Johnson’s panel is waiting for State to provide to Congress the work-related emails that the FBI discovered during its Clinton investigation that she never handed over to State. Grassley’s investigators, meanwhile, have been seeking for more than a year additional information on Teneo, a corporate consulting firm originally staffed and foundedby Bill Clinton staffers and a top Hillary Clinton state appointee while he was still working at State.
“Sen. Grassley has always followed inquiries through to their logical end, until he feels he’s received the answers he needs to be able to satisfy the questions he posed on the public’s behalf,” said spokeswoman Jill Gerber. “He performs oversight regardless of which party holds the White House, just as he initiates oversight inquiries irrespective of politics.”
Nunes, the House intelligence panel head, in the coming weeks or months will be introducing a bill to “tighten up security clearance rules and regulations, including whatever penalties should be exerted to people who do not properly classify that information,” as one GOP congressional aide familiar with the proposal described it to POLITICO.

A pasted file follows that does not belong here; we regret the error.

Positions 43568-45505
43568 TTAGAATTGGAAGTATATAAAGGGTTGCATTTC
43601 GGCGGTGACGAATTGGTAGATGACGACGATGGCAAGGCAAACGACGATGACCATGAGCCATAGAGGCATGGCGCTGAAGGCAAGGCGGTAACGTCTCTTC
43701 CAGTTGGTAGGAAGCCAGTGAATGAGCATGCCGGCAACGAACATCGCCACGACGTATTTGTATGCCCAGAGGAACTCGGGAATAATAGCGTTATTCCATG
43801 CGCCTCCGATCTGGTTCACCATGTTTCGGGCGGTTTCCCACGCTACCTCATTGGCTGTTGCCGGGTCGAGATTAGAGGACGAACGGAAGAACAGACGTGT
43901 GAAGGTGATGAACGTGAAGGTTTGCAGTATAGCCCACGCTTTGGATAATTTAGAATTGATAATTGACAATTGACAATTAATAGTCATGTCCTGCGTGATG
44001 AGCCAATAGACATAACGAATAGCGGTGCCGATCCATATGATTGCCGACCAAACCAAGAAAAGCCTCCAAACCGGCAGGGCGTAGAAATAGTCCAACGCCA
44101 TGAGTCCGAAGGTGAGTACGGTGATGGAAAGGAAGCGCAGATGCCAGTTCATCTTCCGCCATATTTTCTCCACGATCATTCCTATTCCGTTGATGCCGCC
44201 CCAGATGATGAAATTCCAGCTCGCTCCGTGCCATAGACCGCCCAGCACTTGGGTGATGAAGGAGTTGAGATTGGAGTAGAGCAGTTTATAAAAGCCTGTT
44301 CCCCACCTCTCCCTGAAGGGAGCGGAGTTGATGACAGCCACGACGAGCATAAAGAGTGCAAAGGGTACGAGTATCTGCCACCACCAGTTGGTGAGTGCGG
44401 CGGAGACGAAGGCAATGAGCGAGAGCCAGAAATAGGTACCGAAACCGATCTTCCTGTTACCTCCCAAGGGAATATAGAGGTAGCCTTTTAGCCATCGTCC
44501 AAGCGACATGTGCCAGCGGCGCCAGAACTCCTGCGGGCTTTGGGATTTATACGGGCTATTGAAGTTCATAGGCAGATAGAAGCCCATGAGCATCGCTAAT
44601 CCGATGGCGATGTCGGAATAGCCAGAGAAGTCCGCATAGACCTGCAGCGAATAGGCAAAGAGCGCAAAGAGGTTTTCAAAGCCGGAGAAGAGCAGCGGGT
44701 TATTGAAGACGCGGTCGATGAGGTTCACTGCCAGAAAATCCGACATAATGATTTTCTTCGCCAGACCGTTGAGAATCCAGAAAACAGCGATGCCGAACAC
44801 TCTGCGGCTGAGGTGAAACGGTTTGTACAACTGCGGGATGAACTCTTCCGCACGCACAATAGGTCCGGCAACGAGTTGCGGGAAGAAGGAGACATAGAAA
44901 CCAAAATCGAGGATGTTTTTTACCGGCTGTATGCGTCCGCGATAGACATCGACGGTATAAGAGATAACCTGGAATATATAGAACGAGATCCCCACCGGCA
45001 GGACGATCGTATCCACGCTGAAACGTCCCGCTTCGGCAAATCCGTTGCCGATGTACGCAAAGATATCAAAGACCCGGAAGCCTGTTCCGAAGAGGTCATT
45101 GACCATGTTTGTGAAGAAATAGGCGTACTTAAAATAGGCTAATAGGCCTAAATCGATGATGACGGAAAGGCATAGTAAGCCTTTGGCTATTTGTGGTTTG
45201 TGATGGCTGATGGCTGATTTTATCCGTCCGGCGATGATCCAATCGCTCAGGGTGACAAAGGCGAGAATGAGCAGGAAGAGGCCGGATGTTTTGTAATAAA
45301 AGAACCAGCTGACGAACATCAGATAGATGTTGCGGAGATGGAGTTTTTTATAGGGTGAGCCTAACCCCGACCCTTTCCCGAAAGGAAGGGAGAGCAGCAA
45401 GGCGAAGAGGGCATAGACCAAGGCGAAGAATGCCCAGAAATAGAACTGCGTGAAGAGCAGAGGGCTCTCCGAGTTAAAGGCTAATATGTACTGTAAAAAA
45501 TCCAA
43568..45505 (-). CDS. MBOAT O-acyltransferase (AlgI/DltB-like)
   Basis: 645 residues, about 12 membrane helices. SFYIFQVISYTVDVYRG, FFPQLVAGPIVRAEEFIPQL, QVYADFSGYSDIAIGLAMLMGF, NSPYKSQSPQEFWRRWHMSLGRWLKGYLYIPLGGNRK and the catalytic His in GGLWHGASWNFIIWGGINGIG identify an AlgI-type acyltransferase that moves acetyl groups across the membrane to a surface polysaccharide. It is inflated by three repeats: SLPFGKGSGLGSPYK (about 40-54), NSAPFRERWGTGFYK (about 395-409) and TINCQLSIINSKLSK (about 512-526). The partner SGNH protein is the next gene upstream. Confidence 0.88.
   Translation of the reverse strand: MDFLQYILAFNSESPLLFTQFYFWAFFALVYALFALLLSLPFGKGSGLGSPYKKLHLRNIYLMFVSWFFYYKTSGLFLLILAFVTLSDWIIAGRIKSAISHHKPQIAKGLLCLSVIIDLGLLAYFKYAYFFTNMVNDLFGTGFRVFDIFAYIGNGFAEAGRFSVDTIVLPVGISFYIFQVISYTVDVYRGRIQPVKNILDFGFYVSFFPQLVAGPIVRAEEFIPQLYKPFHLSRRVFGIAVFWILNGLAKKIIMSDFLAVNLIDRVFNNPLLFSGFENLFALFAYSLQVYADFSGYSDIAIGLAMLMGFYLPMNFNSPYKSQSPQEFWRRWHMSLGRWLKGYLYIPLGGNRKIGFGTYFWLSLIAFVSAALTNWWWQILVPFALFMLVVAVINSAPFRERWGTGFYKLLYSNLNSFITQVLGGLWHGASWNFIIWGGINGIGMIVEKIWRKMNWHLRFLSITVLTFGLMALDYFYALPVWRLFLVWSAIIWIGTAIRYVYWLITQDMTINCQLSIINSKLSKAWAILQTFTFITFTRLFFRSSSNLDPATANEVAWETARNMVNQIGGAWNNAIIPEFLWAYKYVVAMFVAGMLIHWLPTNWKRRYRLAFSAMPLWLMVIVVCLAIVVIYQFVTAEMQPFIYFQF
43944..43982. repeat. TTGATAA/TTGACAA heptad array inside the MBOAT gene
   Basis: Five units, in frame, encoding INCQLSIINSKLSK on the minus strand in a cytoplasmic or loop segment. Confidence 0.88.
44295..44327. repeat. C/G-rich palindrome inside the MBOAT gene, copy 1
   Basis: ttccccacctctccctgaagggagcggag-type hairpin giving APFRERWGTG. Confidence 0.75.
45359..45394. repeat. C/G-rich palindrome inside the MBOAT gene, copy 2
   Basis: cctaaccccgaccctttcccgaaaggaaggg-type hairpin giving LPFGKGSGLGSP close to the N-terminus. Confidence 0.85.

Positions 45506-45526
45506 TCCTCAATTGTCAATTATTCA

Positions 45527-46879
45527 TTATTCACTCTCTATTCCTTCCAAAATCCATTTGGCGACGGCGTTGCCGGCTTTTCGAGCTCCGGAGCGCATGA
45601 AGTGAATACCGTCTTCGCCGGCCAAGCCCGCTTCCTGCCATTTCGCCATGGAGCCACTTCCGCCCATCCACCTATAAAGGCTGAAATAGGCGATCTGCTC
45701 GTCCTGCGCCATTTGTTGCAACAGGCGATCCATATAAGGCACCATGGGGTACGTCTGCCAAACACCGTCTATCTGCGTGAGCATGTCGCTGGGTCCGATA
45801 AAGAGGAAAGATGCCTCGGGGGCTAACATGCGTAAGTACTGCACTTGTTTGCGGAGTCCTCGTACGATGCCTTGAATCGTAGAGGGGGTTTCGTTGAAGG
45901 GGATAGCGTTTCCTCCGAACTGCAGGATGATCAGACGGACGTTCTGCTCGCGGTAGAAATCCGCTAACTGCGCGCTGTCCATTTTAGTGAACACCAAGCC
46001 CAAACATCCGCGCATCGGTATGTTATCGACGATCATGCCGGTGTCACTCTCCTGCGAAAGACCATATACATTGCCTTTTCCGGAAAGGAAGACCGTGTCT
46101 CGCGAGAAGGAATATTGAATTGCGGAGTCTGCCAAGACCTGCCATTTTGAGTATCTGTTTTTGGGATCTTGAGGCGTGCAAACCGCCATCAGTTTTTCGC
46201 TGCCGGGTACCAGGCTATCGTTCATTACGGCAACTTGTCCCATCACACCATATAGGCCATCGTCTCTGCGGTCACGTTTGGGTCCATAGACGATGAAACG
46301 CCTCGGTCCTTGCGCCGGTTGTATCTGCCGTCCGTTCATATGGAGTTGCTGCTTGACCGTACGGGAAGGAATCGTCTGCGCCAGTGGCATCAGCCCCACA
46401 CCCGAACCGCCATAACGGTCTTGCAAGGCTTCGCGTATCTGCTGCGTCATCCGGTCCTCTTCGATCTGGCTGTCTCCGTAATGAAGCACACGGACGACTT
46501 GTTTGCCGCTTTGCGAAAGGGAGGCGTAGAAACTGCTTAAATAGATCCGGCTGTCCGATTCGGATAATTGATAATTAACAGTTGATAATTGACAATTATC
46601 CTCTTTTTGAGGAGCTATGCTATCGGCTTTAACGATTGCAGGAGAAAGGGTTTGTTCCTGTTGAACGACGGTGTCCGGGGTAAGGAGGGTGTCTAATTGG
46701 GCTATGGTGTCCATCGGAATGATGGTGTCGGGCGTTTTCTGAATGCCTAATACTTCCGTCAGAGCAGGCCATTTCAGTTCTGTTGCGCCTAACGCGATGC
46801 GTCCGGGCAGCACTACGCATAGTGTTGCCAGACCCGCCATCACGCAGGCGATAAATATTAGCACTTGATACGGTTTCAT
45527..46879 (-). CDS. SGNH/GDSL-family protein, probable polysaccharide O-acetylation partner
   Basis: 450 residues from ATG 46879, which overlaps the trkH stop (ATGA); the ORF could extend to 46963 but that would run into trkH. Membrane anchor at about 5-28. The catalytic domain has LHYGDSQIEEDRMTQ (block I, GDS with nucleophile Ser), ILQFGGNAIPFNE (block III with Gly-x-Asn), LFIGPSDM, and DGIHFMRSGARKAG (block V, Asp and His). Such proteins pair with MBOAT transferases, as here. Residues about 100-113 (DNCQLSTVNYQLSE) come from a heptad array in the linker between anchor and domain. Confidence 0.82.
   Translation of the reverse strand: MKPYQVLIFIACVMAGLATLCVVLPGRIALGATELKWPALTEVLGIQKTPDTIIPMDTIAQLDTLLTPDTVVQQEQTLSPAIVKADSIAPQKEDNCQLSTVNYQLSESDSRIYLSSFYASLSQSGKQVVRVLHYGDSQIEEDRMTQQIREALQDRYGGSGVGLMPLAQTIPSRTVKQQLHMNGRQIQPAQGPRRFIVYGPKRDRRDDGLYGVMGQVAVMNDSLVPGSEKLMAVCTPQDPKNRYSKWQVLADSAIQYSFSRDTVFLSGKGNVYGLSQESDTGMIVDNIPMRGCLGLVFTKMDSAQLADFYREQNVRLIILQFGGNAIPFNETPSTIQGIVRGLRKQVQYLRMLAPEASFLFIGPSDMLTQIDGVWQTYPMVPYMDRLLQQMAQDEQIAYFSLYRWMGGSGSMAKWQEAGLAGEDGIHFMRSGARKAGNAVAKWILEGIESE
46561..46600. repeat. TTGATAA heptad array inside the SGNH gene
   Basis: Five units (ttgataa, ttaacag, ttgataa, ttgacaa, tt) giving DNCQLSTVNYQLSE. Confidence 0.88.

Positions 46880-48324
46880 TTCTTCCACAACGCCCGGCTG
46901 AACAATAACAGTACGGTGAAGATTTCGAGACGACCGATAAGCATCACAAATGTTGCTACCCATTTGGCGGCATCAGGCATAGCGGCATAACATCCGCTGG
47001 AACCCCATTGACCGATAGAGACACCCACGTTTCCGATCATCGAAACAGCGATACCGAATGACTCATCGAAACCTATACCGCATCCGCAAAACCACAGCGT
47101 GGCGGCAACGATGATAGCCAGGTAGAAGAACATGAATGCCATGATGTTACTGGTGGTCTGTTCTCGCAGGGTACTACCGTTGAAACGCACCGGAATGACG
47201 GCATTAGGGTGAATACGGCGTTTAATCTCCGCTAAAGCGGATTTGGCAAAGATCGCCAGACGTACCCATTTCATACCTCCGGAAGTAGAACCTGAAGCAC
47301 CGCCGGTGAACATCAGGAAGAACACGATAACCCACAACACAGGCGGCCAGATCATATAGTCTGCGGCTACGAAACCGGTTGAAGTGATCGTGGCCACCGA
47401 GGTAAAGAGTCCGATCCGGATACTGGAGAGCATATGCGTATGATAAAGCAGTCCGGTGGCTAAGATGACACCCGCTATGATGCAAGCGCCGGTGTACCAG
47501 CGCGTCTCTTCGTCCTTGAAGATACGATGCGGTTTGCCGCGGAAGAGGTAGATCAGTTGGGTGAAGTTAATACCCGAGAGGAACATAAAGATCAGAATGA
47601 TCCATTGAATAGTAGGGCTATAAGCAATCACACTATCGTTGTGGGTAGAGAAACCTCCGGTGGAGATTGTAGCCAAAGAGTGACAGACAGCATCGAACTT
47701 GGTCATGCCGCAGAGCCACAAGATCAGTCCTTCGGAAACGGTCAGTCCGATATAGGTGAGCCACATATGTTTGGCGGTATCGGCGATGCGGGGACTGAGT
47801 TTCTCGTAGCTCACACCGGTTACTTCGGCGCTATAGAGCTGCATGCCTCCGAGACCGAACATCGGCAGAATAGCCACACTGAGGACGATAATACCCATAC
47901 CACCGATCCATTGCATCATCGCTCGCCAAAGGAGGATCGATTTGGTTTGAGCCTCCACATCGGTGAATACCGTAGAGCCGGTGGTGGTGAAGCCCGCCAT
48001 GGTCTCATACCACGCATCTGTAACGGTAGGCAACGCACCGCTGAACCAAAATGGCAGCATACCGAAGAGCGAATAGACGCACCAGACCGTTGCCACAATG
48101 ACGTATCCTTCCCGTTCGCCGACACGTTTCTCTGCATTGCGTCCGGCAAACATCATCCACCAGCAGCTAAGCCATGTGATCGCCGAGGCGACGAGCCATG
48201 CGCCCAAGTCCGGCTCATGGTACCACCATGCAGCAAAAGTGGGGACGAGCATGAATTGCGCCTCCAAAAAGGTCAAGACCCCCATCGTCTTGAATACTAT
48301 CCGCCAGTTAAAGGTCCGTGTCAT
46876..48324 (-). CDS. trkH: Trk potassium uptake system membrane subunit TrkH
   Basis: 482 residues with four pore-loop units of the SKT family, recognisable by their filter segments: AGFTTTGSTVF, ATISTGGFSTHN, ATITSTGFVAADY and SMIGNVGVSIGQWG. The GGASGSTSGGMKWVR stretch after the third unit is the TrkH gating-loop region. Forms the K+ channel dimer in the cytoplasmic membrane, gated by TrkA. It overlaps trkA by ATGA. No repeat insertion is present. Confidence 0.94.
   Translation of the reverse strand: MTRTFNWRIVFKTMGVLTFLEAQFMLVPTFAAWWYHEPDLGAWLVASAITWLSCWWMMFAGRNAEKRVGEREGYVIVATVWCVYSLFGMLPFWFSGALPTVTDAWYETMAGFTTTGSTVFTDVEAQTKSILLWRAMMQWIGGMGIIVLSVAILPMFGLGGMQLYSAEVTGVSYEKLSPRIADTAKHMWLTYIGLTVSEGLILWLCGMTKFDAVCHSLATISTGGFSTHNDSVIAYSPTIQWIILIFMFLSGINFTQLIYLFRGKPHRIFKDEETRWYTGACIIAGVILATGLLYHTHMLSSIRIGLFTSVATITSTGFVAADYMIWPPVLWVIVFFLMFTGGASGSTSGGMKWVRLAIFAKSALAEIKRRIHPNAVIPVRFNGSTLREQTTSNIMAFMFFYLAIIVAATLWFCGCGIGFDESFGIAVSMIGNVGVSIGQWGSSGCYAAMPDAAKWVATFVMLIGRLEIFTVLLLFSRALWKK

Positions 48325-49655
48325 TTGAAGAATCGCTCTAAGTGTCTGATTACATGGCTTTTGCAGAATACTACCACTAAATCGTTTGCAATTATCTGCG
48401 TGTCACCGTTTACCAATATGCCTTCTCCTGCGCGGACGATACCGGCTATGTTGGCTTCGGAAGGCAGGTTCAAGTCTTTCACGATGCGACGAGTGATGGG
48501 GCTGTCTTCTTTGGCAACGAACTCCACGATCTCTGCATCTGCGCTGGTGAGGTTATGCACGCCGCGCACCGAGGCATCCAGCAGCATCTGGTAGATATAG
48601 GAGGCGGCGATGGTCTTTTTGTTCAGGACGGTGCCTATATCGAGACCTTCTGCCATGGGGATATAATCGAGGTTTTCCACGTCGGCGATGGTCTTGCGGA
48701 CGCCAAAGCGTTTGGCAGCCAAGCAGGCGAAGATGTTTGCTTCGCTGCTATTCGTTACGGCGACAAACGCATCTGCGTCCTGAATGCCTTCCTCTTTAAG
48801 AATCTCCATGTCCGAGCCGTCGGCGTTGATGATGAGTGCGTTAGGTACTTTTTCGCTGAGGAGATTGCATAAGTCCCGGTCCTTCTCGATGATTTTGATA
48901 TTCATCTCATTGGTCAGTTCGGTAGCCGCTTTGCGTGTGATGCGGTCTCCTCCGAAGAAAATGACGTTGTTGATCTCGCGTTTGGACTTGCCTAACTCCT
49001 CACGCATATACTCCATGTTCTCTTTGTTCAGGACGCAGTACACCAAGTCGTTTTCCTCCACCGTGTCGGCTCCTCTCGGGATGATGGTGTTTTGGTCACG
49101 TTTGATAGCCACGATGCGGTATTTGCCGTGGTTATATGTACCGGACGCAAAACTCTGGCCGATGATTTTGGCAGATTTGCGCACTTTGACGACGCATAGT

The aide said the bill was crafted with Clinton and her staffers’ security blunder in mind. A handful of Clinton aides sent her classified and even top secret information on her unsecured server, and while the FBI didn’t recommend charges against Clinton or any of her staffers, Comey said they were “extremely careless.”
“Several of her aides should certainly be barred from obtaining security clearances in the future, if they were to be part of a Hillary Clinton administration,” the congressional aide said.
The House could also try to make the case that Clinton and her staff perjured themselves in public or private testimony. Chaffetz and House Judiciary Chairman Bob Goodlatte (R-Va.) requested that Justice open a perjury investigation over statements Clinton made during her Benghazi testimony that Comey later contradicted.